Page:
All about me a whirlwind of leaves, grass, and dirt swirled through the air. I stood in the center of it, cutting great swaths of manicured homogeny through the individuality of nature. The machine I was holding made a deafening noise, mindless in its monotony. Choking clouds of blue smoke belched out from it in spurts, and holding it shook me so hard that my arms had gone numb.
I was wedged between the wrong side of chain link fence and a copse of pines on top of a hill, literally cutting my way out through the underbrush. This was because my employers had decreed that both sides of the fence should be equally bland, and so I had made the difficult trek around the fence and through the forest to get to the other side. Until starting the machine I’d actually been enjoying walking through the forest.
My job was hardly a love affair. I wasn’t a rat in a maze of identical cubicles, but then neither was I an artist. Instead, I destroyed what I loved most. It was a bit of a mixed blessing. Sometimes I got to work in the dirt with my hands, coaxing life from the earth. Other days found me destroying life that someone else decided hadn’t grown in the right place. Even though a lack of college had twisted my passion for nature into an hourly wage, at least I had a job, and a man’s job is his bread.
Now that job had me struggling with an unwieldy stick of steel and fire while trimming the underbrush. The dense pines pressing in only complicated things, trapping exhaust from the machine and making it difficult to see where I stepped. But then something amazing happened.
Despite the noise and choking smoke, the tiniest of wrens flew out from the pines and landed on my finger. Before my mind even registered what had happened, the little bird looked up at me, chirped a single, barely audible question, and flew off.
It was in that moment, after the bird was gone and I realized what an amazing and impossibly random thing had just happened, that I understood something deep and profound about love. You see, we’re all in the exact same position I was in that day. We just don’t see it, because modern life is really just a big stage.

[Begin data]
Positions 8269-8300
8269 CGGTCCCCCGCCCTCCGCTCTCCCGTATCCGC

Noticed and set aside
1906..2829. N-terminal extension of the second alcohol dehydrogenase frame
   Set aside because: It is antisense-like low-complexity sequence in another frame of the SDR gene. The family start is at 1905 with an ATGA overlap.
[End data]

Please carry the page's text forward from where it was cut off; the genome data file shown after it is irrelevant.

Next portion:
We’ve grown so good at playing our parts in the show that we forget how little of it really ever changes. Because of that, we forget to love the things that matter. Instead, we fall in love with the props. Then we wonder why our hearts get broken when what we loved was never even real. I only noticed it because of a little bird.
That bird was most likely scared, and confused, but then, so is love. It’s also messy, and often ugly. It screams, and yells, beating us in the chest one minute and then begging for attention and understanding the next. Caring about someone else enough to truly love them is a complicated affair. In choosing to do so, we’re forced into a process of discovery, and as any scientist will tell you, discovery is often violent and painful.
With love though, it’s just as likely to hurt us, because loving someone teaches us as much about ourselves as it does about the person or thing we’re in love with. Just as I’d found my love of nature twisted into a job, and that job had me destroying the very thing I loved, so our love of others is also twisted into something else by an uncaring world.
When you need to pay the rent and feed babies, morals are meaningless. Passion no more feeds a child than morality will keep him or her warm, but love is there. In fact, it’s everywhere, even when we can’t see it through the smoke or the trees around us, and it’s amazing.
Like a wild bird perched on the finger of a boy as he destroys his love in order to be a man, it asks us why. Why the hatred, the trouble, and the noise? Sadly, like that little bird, love is all too often gone before we even realized it was on our finger.
Then we’re left standing in the mess of what was. Our minds wander to what could have been, and that makes us hurt. The reality, however, is that life and love are what we make them. Love isn’t about taking care of your needs any more than it is about someone else taking care of them for you. Rather, it’s about you taking care of yourself in order to be strong enough to take care of someone else’s needs.